The physician who treated Russian dissident Alexei Navalny after he was poisoned last year has died suddenly of an apparent heart attack at age 55, the hospital where he worked confirmed Thursday.
Sergey Maximishin served as deputy chief physician for anesthesiology and resuscitation at the Omsk emergency hospital, the Washington Examiner reported. After being poisoned in August 2020, Navalny was treated there and then was airlifted to Germany.
“With regret, we inform you that … the deputy chief physician for anesthesiology and resuscitation of the emergency hospital No. 1, assistant of the department of Omsk State Medical University, PhD of medical sciences Maximishin Sergey Valentinovich suddenly passed away,” the statement read.
Navalny’s chief of staff, Leonid Volkov, said that Maximishin was in charge of treating Navalny, an opposition leader who is an outspoken critic of Russian President Vladimir Putin.
Colleague “can’t dismiss” foul play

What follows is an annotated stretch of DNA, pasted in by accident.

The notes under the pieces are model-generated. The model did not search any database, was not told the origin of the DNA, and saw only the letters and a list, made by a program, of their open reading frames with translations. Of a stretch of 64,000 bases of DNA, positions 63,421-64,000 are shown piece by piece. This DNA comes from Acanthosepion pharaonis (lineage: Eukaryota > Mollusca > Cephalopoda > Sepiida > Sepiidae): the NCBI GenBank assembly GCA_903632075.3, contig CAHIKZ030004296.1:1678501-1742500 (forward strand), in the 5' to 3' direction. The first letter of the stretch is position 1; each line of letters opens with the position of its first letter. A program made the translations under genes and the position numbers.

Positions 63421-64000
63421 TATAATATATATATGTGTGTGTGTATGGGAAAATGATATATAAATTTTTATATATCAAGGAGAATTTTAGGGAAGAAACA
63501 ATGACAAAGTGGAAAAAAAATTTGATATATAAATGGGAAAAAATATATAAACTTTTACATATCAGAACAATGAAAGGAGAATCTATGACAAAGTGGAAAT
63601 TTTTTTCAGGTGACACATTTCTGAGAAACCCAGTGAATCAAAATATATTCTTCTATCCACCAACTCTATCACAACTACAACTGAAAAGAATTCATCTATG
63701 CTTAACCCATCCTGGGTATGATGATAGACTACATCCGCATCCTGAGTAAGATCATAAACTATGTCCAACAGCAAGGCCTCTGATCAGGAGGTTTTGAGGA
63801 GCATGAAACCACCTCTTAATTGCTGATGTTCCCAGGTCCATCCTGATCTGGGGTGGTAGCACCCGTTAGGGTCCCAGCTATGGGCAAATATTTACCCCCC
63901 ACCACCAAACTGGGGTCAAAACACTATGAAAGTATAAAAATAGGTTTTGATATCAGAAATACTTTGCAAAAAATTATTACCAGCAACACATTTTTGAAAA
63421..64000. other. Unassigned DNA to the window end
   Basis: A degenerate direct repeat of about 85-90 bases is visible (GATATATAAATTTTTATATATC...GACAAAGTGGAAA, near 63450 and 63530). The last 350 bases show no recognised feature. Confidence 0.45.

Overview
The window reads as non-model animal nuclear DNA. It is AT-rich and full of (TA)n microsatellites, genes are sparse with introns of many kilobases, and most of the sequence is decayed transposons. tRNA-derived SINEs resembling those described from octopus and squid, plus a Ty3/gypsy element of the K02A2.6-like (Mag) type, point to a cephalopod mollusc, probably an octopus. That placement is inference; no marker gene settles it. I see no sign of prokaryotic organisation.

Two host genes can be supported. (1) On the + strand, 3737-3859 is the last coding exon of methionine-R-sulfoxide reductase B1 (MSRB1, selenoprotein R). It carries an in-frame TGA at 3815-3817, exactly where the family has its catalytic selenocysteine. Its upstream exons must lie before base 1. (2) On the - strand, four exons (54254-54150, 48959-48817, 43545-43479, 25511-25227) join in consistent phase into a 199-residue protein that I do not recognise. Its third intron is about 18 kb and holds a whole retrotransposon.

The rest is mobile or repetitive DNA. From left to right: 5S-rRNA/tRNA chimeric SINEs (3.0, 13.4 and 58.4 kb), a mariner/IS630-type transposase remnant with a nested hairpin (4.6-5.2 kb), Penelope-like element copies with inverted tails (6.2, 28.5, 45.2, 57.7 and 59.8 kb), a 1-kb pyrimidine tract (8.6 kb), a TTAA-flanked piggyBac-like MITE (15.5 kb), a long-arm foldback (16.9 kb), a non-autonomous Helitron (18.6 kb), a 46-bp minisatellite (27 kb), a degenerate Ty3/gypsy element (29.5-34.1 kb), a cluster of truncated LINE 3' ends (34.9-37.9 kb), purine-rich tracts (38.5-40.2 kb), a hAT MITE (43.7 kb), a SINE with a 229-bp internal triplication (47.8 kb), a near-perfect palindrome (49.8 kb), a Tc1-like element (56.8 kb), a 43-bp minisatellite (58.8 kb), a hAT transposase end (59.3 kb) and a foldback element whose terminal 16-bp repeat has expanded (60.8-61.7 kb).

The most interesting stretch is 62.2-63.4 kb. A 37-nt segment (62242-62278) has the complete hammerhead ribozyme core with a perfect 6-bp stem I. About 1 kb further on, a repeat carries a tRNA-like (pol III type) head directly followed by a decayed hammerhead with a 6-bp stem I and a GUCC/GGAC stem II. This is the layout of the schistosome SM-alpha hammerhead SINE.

“Sergey Maximishin was the head of the department that treated Alexey Navalny and was in charge of his treatment — specifically his medically induced coma,” Volkov told CNN. “[Maximishin] knew more than anyone else about Alexey’s condition so I can’t dismiss possibility of foul play.”
“However Russia’s health care system is very poor and it’s not uncommon for doctors of his age to suddenly die. I doubt there will any investigation into his death,” he added.
Doctors at the hospital, including Maximishin, said that they didn’t think Navalny was poisoned and initially refused to allow him to be taken to Germany, but they eventually relented.
German medical professionals determined that he was poisoned, and he spent five months recovering in Germany, only to be arrested when he returned to Russia last month. He has now been sentenced to serve more than two years in prison for violating parole.
Maximishin worked at the hospital for 28 years and is credited with saving thousands of lives during that time.
There is currently no evidence that his death involved foul play, but questions persist about how much he knew about Navalny’s poisoning and whether he was honest in saying he didn’t think poison was involved.
Navalny headed for prison
Opposition forces inside Russia are working to get Navalny released, claiming his imprisonment is politically motivated to keep him from challenging Putin.
“Cases are always fabricated against me, but the authorities have problems when cases go to court,” Navalny told the court during a hearing, the Washington Examiner reported. “It is clear to everyone there that the truth is on my side.”